It must be a truly wonderful experience!

Øivind Tøien

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Re: Colors of Aurora
« Reply #8 on: April 03, 2022, 10:03:48 »
Thanks Fons, we still have a sunspot larger than the size of earth facing us, and it is spring time which tend to increase the chance of aurora, so it is worth keeping a watch. Spaceweather.com had a report from Europe as far south as Denmark. But again it is necessary to use the camera as ones eye at these subtle auroras, which I find is part of the fun and thrill. Admittedly when hitting the bunk shortly after this event I spent a little time to calm down from the quiet excitement.
Øivind Tøien

John Geerts

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Re: Colors of Aurora
« Reply #9 on: April 03, 2022, 11:22:12 »
Beautiful and amazing, Øivind

Akira

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Re: Colors of Aurora
« Reply #10 on: April 03, 2022, 16:19:20 »
Akira, #5 is certainly my favorite too. Yes, the red dominance in auroras are pretty common when it happens to reach lower latitudes, lots of report from the "lower 48" on this occasion at the Spaceweather site. Apparently the reds are caused by particles causing excitation of oxygen high up in the atmosphere where there is less oxygen, and causing different excitation than when it hits at lower altitudes where oxygen is more dense and results in colors in the green. Blue is apparently caused when particles are hitting ionized nitrogen high in the atmosphere. So there we have it  - RGB.  :D . What was "suspicious" on this occasion was that while the aurora oval displayed at spaceweather.com showed very high activity with red in the heat map, the aurora cam north of Fairbanks indicated very mellow green activity to the north, but notably with some spurs of the deep blues shown above, so I sensed something special was going on. My view is in the southerly direction, but for a long time it was very diffuse with colors blending into each other. This contrasted the beginning of this event the evening before that was quite intense but very green with just a little purple.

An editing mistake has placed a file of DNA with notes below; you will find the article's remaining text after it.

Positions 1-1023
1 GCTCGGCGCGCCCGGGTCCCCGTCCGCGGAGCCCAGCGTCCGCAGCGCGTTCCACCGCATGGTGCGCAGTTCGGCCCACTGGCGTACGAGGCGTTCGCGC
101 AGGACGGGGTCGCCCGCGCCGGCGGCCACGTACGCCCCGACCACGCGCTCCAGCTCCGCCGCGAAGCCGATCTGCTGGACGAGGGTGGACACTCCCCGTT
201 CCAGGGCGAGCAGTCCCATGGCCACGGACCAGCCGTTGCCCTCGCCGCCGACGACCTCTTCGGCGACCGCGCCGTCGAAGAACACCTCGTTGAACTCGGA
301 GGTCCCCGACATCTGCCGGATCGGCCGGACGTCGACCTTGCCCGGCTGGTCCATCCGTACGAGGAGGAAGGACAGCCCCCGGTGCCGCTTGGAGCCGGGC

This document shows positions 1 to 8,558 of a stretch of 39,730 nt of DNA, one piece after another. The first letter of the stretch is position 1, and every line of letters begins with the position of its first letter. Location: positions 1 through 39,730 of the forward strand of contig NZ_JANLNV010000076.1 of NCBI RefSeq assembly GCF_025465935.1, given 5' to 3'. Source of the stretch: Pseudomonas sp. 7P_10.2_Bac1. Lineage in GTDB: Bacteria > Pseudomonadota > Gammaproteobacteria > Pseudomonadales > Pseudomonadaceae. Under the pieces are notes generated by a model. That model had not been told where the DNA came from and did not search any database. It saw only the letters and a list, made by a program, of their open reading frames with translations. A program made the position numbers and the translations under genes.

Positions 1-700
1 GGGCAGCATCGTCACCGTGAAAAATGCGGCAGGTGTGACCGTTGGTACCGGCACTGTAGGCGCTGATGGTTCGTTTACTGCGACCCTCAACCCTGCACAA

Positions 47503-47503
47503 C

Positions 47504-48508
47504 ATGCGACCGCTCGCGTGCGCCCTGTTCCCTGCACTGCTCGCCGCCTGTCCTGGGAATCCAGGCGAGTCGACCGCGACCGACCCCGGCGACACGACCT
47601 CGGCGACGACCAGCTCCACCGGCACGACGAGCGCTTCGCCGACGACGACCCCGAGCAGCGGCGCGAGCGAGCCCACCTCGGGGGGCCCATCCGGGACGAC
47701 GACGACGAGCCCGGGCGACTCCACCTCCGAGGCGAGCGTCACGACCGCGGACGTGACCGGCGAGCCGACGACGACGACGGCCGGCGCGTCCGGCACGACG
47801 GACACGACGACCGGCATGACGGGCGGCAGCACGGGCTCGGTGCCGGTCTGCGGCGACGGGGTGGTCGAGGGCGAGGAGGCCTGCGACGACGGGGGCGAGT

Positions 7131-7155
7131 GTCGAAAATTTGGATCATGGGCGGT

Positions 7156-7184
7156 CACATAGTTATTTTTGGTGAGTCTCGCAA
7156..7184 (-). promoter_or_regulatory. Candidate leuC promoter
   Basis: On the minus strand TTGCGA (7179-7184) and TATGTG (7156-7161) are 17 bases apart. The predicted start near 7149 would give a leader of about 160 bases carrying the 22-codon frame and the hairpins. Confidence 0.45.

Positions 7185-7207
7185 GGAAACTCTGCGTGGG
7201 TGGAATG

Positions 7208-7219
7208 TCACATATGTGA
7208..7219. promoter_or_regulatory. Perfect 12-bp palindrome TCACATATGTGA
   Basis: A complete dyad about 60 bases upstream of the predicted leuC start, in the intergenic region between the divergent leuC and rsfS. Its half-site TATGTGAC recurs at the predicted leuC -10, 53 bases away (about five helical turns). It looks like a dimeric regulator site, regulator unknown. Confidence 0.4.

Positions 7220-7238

Thank you for the details.  I wonder if that unusual colors of the aurora has something to do with the sunspot activity you captured.
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Bill De Jager

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Re: Colors of Aurora
« Reply #11 on: April 03, 2022, 18:43:49 »
I'll be the third person to use the word "amazing".  The effect is majestic.

I've been fortunate enough to see the aurora only once.  That was at a surprising latitude of only 36 degrees north.  The only color was red, and I thought it was a forest fire in the mountains (albeit not quite the right shade of red) until it rose into the sky and was no longer connected to the ground.

Nasos Kosmas

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Re: Colors of Aurora
« Reply #12 on: April 03, 2022, 20:17:34 »
Never had this experience must be unique!
Thank you Oivid!

ColinM

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Re: Colors of Aurora
« Reply #13 on: April 03, 2022, 22:10:44 »
Breathtaking Øivind

Seeing these images appear on the back screen of the D500 is an event I will remember for a while.

I can well believe it

Øivind Tøien

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Re: Colors of Aurora
« Reply #14 on: April 04, 2022, 09:40:56 »

Thanks so much for the enthusiastic comments everybody.
Here is an article by science writer Ned Rozell that explains how red aurora appears and under what conditions:
https://www.gi.alaska.edu/alaska-science-forum/red-aurora-rare-enough-be-special

[BTW, I thought I was a bit heavy handed with color noise reduction causing the rays to be more blurry than needed, so I updated the last images with slightly modified versions.]
Øivind Tøien